Zimbabwe looks to reverse Mugabe-era land reform policies amidst economic instability
Source: CGTN America via YouTube
- Since independence, the land ownership reform and redistribution of farmland from the white settler minority to the indigenous black majority has been central to Zimbabwean politics, with most viable land having been legally restricted to white owners and large—largely white-owned—corporations in the colonial era.
- The government began allowing for the seizure of white-owned farms without compensation after a period of voluntary land sales, and some militant groups and security forces occupied farms and drove out their owners.
- Following the effective coup that brought about the end of President Robert Mugabe’s nearly three decades of rule, the new government, led by former Vice President Emmerson Mnangawa, has begun returning expropriated land to white farmers in an attempt to stabilize the fragile economy.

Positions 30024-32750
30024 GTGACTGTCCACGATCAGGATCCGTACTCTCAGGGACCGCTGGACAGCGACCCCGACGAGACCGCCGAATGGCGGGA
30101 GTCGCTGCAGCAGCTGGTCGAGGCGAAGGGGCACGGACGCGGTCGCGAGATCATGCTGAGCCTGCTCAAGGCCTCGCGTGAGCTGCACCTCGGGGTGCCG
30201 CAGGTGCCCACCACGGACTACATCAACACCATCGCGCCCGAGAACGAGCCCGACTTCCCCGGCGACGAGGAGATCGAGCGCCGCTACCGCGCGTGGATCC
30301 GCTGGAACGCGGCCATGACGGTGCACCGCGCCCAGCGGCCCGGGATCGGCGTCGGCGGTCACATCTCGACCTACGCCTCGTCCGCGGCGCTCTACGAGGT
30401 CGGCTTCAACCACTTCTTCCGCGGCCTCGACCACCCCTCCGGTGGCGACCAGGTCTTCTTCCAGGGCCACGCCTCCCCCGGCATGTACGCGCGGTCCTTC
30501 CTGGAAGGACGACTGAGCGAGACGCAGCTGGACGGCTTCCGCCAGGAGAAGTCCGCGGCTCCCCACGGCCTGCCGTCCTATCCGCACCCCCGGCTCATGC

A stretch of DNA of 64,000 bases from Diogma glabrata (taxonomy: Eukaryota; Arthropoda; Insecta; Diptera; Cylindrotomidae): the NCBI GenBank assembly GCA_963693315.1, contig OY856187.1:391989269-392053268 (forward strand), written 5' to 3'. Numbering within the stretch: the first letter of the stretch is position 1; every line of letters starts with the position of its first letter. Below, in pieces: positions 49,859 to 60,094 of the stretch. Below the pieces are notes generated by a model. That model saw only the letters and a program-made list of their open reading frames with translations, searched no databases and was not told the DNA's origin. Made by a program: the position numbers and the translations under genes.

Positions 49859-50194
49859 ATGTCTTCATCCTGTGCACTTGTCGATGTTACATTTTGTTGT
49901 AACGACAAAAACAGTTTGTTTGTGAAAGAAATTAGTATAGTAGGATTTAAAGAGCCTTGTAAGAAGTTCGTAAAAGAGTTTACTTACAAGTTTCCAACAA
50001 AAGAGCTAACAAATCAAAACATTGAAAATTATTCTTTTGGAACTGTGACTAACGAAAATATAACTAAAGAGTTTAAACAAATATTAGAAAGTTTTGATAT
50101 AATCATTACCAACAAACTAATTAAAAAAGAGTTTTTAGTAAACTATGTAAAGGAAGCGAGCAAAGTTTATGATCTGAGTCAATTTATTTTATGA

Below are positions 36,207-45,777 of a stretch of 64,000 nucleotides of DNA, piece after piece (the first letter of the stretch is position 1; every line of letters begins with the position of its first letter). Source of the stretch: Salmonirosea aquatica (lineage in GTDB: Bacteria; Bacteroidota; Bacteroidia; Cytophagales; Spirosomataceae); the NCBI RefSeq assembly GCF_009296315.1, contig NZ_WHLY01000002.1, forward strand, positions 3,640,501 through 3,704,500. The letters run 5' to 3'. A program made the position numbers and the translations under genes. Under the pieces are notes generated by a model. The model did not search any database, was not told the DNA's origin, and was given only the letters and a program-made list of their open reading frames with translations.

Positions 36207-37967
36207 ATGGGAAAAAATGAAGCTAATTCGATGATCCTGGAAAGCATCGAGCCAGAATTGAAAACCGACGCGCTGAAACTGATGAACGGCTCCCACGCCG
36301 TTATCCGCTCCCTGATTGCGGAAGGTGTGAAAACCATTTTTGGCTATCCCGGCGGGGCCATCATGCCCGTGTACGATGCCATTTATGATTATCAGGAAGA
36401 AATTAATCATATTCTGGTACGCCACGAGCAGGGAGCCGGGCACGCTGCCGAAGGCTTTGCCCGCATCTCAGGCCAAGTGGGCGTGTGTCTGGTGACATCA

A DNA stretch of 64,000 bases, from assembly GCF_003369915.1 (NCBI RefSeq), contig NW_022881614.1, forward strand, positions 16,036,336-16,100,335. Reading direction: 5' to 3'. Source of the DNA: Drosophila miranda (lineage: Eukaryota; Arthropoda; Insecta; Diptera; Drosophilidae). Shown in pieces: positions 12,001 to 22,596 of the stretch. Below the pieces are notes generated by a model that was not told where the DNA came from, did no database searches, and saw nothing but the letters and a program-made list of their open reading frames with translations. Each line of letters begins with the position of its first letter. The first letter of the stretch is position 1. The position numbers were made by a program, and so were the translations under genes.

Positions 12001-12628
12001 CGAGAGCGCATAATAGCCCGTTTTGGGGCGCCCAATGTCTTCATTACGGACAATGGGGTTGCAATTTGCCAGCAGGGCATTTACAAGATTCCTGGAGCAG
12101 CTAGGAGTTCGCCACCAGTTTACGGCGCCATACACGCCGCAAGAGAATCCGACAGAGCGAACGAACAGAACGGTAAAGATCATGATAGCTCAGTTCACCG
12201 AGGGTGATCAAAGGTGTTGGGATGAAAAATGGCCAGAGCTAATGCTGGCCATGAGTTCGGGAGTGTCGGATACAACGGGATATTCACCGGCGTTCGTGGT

“Ululations, tears as white Zimbabwean farmer returns to seized land” (Reuters | December 2017)
“White Zimbabwean farmer get back land seized under Robert Mugabe rule” (Sky News | December 2017)
“Why Zimbabwe has failed to sate the yearning for land and to fix rural hunger” (The Conversation | December 2016)
“Robert Mugabe admits Zimbabwe’s land reform flaws” (BBC News | February 2015)